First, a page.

Her husband, Sir William Herbert, was an executor of Henry VIII's will, and the king bequeathed to him £300, and nominated him one of Edward VI's new privy council of twelve.
Position: Lady in waiting to all of Henry's wives. In 1551, she became Countess of Pembroke after her husband was created the 1st Earl of Pembroke by King Edward VI (Prince Edward Tudor). Baroness Herbert of Cardiff.
Personality type: Sweet, gentle. A most faithful wife, a woman of the greatest piety and discretion. She was extremely cautious when it came to her faith.
Endearing trait(s): Strong in her faith, a patroness of the Protestant faith.
" a most faithful wife, a woman of
the greatest piety and discretion."
~ Anne's memorial in in St. Paul's Cathedral
next to the tomb of John of Gaunt.
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Coat of Arms
of Sir William Herbert as Earl of Pembroke of the
Earls of Pembroke, tenth Creation (1551)
Father: Sir Thomas Parr of Kendal
Mother: Maud Green
Sister: Catherine Parr, Queen of England and Ireland
Brother: William Parr, 1st Marquess of Northampton and 1st Earl of Essex
Paternal Grandfather: Sir William, Baron Parr of Kendal
Paternal Grandmother: Hon. Elizabeth Fitzhugh, Lady Parr (she re-married, as his first wife, Nicholas, later 1st Baron Vaux of Harrowden. They had three daughters.)
Uncle(s): Sir William, Baron Parr of Horton; Sir John Parr
Aunt(s): Anne, Lady Cheney; Katherine, Lady Throckmorton; Alice, Lady Sapcote; Anne, Lady Strange
Maternal Grandfather: Sir Thomas Green, Lord of Greens Norton
Maternal Grandmother: Joan Fogge
Aunt: Anne Green, Lady Vaux (2nd wife of Nicholas, 1st Baron Vaux)
Cousin(s): Bishop Tunstall , Sir George Throckmorton
Brother-In-Law: Henry VIII, King of England
Brother-In-Law: Thomas Seymour
Brother-In-Law: Lord Latimer
*For ancestry see: Ancestry of Catherine Parr
William Herbert, 1st Earl of Pembroke (b. 1501, d. 17 March 1570) - wed in 1538
Sir Henry Herbert, 2nd Earl of Pembroke (b. 1538 - d. 19 Jan 1601), married firstly Lady Catherine Grey, sister of Lady Jane Grey; after the fall of the Grey's the marriage was annulled, no issue. He married secondly Catherine Talbot, daughter of the 6th Earl of Shrewsbury; no issue. He married thirdly, Mary Sidney, daughter of Lady Mary Dudley and by her had issue.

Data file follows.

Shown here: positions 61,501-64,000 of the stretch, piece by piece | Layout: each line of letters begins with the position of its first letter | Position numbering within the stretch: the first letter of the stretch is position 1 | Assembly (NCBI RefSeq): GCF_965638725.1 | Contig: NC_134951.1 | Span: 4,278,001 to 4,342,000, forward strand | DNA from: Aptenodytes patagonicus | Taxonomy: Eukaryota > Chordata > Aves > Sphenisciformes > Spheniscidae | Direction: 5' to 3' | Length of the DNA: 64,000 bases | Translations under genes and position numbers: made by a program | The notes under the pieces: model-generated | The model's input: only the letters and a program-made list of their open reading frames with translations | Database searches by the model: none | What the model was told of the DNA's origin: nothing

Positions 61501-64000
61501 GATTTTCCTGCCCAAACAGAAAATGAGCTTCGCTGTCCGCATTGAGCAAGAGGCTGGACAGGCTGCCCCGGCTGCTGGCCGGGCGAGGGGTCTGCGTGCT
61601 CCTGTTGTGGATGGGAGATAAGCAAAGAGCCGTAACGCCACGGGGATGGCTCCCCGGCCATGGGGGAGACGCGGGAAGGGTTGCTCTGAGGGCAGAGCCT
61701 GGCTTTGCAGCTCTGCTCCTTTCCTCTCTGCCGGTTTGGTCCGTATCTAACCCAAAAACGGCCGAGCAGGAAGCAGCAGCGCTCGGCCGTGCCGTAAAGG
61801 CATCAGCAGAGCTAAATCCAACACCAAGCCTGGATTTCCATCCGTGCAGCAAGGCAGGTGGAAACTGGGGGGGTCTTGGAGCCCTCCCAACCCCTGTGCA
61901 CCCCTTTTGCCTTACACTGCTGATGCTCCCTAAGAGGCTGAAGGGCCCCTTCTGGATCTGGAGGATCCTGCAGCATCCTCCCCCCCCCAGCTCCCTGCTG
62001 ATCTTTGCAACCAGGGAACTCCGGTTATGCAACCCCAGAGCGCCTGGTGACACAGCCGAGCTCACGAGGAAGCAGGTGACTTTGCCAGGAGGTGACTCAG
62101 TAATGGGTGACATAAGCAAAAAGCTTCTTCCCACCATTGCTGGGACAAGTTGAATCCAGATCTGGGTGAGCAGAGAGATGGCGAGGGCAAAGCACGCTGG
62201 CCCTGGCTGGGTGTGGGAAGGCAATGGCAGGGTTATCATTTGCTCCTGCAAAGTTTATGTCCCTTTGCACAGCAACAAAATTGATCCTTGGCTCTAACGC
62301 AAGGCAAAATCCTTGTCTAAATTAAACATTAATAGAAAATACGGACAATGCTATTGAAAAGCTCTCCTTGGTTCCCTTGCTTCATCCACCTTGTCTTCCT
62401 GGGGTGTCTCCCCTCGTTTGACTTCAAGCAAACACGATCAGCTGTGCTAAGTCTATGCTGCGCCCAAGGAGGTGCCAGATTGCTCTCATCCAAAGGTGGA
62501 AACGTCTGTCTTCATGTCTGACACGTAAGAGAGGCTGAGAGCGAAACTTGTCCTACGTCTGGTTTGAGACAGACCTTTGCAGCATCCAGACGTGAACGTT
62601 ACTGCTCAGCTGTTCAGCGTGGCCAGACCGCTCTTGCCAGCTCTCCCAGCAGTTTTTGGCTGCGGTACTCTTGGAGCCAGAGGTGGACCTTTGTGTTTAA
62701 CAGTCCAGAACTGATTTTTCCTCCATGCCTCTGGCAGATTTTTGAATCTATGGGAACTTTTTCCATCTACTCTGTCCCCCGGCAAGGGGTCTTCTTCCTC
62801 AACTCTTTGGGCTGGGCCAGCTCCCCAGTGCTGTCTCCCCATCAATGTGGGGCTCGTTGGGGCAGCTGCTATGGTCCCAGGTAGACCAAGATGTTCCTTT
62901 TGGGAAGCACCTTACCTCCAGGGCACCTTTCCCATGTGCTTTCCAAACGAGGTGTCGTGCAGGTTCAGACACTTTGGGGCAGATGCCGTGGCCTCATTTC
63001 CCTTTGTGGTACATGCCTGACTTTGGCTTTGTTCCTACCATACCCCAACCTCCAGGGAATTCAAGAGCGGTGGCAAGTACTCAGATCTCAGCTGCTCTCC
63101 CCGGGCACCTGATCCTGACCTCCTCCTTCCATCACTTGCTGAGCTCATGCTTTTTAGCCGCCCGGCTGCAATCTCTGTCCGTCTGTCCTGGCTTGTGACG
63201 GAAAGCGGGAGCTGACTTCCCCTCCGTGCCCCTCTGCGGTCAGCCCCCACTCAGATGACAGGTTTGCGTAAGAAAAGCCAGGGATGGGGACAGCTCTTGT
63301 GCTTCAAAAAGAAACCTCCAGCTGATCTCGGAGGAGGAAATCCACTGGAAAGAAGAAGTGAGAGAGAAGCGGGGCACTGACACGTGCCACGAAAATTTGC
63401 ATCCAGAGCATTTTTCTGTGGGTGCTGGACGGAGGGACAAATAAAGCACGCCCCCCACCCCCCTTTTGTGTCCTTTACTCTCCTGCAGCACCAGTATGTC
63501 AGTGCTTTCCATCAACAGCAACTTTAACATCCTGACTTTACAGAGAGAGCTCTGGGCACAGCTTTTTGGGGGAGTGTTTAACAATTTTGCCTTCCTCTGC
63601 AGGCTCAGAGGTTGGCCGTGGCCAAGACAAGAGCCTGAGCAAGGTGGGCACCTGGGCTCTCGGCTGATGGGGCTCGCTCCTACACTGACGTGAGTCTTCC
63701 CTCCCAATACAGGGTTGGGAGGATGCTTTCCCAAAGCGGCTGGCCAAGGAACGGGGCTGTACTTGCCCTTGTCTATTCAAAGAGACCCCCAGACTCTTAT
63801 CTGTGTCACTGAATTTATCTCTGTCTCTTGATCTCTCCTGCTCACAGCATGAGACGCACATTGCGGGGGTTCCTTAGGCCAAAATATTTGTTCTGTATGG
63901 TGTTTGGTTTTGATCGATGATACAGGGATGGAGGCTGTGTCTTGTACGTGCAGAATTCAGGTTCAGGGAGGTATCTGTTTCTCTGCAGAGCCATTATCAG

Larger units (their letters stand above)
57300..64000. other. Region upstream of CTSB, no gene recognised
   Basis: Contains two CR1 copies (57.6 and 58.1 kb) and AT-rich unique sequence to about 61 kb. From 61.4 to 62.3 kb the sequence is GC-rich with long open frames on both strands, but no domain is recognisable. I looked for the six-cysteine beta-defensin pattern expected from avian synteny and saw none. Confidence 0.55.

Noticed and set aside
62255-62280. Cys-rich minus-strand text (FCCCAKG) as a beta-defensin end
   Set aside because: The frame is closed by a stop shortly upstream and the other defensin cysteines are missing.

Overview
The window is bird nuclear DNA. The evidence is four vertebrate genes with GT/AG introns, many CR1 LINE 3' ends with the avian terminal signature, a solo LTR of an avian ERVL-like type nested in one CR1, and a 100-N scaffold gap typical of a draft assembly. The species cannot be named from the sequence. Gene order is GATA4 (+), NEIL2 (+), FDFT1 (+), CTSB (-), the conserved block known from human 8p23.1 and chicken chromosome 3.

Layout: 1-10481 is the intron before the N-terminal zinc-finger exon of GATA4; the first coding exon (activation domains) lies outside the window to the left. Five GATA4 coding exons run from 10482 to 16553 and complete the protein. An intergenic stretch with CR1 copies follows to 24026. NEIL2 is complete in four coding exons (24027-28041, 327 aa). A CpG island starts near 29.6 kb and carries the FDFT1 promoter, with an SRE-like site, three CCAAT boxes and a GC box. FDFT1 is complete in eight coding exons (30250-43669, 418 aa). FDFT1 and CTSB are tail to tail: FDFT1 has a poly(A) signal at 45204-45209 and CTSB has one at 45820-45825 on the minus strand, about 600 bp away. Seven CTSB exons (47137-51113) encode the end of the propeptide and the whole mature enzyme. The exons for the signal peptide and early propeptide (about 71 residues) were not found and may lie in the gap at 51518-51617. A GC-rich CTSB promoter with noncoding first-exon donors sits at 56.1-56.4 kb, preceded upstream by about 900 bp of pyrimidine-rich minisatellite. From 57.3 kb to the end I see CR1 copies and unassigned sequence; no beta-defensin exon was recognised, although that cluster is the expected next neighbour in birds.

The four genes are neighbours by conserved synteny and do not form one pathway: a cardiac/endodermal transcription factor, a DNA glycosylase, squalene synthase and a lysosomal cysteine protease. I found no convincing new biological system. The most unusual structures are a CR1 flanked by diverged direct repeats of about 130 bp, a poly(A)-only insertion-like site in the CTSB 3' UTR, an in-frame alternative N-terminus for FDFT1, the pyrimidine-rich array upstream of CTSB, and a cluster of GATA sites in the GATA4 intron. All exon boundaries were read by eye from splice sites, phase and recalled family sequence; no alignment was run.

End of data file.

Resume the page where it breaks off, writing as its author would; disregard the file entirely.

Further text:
Sir Edward Herbert (b. 1547 - c. 1593), married Mary Stanley and had issue.
Lady Anne Herbert (b. 1550 - c. 1593), married Francis, Lord Talbot, son of the 6th Earl of Shrewsbury; the two wed the same day as her brother's marriage to Lord Talbot's sister; no issue.
Catherine Willoughby, Duchess of Suffolk (Catherine Brandon in the series)
Anne Stanhope, Lady Seymour
Princess Elizabeth Tudor
Princess Mary Tudor
Prince Edward Tudor
Sir George Throckmorton
Maud Parr, Lady Lane (first cousin)
Joan Champernowne, Lady Denny
Elizabeth Oxenbridge, Lady Tyrwhitt
Anne Calthorpe, Countess of Essex
Jane Guildford, Lady Dudley and Viscountess Lisle
Lady Jane Grey
Lady Catherine Grey (married her son, Henry Herbert)
Bishop Stephen Gardiner
Thomas Wriothesley (Risley)
Sir Richard Rich
Edmund Bonner, Bishop of London
UNFORGETTABLE CHARACTER QUOTES
DEFINING EPISODES | MEMORABLE SCENES
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It is the opinion of Susan E. James, Catherine Parr’s biographer, that Anne is the subject of the “unidentified”
lady in the Holbein sketch shown above
Anne Parr, Lady Herbert serving her sister, Queen Catherine Parr
Season 4, Episode 7
A young William Herbert wearing a Greenwich armor.
Husband of Anne Parr.
Sir William Herbert, 1st Earl of Pembroke
Sir William Herbert, 1st Earl of Pembroke
Anne and William's son,
Sir Henry Herbert, 2nd Earl of Pembroke
There is a stained glass window, formerly in the old chapel in Wilton House, now in the new Wilton parish church, commemorating the marriage of Queen Mary with Philip II of Spain in 1554 at Winchester Cathedral in the presence of the 1st Earl of Pembroke.
It includes figures of the 1st Earl, his late wife Anne Parr (who died 1552), and their three children.